Detective hails ‘excellent investigative work’ after a man and a woman are sentenced to a combined total of eight years for ‘throw over’ at The Mount Prison in Bovingdon.
Pattrina Stevenson-Francis, 33, from Third Avenue in Kilburn, and 47 year old Owen Foster, who is of no fixed address, both appeared before Luton Crown Court to be sentenced for conspiracy to supply Class B drugs and a third charge of attempting to convey mobile phones and alcohol into prison last Friday.
Stevenson-Francis, also known as Pattrina Lumsden, was found guilty last Thursday following a trial and received a four and a half year prison term. Foster was jailed for three and a half years after pleading guilty an earlier hearing.
The two were arrested following an investigation into an incident at the prison on April 3, 2013. Stevenson-Francis had been picked up in a taxi from her home address, before the driver was asked to stop and pick up a man nearby. The taxi driver was then instructed to drive on to The Mount.
When they arrived, the man who had been picked up got out of the vehicle. He was subsequently seen in the trees by prison officers, who had been alerted to suspicious activity whilst monitoring CCTV.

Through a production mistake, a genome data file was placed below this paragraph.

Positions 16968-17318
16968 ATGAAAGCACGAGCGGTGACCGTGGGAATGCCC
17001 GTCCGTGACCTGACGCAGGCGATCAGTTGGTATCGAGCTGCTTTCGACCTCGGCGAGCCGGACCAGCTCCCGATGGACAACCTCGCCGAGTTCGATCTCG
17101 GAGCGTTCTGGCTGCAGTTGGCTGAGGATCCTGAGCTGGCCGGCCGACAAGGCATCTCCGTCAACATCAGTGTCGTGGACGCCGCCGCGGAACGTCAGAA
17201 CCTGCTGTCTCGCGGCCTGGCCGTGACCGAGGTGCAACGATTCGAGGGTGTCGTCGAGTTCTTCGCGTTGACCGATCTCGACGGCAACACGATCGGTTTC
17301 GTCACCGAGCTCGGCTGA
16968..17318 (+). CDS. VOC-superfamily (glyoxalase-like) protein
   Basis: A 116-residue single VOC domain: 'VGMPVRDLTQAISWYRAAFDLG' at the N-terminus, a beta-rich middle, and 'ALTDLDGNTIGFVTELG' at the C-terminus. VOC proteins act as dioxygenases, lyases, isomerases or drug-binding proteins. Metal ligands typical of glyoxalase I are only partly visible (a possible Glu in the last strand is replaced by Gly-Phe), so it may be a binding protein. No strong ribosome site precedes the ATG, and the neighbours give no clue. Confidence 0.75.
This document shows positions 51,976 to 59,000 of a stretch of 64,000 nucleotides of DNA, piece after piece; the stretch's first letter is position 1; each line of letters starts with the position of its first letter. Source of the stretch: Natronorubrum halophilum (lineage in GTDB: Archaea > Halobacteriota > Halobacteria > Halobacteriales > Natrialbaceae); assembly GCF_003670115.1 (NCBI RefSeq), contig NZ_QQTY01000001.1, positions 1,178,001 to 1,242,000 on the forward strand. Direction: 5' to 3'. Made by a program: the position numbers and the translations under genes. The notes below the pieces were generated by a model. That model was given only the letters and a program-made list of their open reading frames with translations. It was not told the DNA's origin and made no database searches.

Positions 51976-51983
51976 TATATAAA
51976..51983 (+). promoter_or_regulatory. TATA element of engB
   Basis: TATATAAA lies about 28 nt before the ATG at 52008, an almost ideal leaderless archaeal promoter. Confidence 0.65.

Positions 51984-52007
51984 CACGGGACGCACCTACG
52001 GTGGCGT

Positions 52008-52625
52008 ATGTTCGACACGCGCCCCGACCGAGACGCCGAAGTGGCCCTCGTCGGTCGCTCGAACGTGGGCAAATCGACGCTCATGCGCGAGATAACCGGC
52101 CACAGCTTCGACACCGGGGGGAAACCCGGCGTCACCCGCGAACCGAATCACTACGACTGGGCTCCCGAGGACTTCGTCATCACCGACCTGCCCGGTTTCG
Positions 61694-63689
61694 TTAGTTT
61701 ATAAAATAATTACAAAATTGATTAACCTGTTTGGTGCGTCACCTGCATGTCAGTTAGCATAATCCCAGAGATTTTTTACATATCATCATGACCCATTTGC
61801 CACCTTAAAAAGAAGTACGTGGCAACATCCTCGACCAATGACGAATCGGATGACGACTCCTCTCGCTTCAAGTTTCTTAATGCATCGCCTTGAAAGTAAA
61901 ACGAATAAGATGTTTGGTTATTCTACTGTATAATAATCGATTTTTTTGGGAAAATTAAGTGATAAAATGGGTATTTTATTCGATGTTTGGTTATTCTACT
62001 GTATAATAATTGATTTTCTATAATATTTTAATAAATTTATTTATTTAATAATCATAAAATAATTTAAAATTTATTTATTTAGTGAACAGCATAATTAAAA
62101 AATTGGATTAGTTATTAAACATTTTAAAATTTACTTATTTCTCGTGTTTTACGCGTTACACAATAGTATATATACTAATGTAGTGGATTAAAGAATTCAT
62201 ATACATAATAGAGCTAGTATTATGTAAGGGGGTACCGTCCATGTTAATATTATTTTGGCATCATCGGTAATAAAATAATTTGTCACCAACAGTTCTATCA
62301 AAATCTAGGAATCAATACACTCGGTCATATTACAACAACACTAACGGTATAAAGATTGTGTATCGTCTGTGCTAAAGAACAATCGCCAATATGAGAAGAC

Items were recovered, which were meant to have reached prisoners inside The Mount. These included cannabis, heroin, alcohol and mobile phones.
Detective Inspector Ian Butler, who is in charge of Hertfordshire Constabulary’s specialist Rapid Action, Intervention and Disruption (RAID) team said he was pleased the sentences reflected the seriousness of the crime.
“They were arrested following some excellent investigative work and I hope this sends a strong message to anyone thinking of doing anything similar, that prison officers and the police will do everything in their power to bring offenders to justice,” he said.
“I would also like to reassure members of the local community that proactive patrols by my team, who are working closely with the prison and other agencies, is on-going.
“We will continue this partnership working to ensure we can prevent and disrupt any prohibited items reaching prisoners for the safety of prisoners and the community.
“I would encourage anyone who knows who is involved in this type of crime to report it to police in confidence on 101 or by calling Crimestoppers anonymously on 0800 555 111.”
A prison spokesperson said: “This sentence clearly demonstrates that these crimes bring severe consequences. We will continue to work in partnership with Herts Police in keeping our communities safe and fighting crime wherever it takes place.”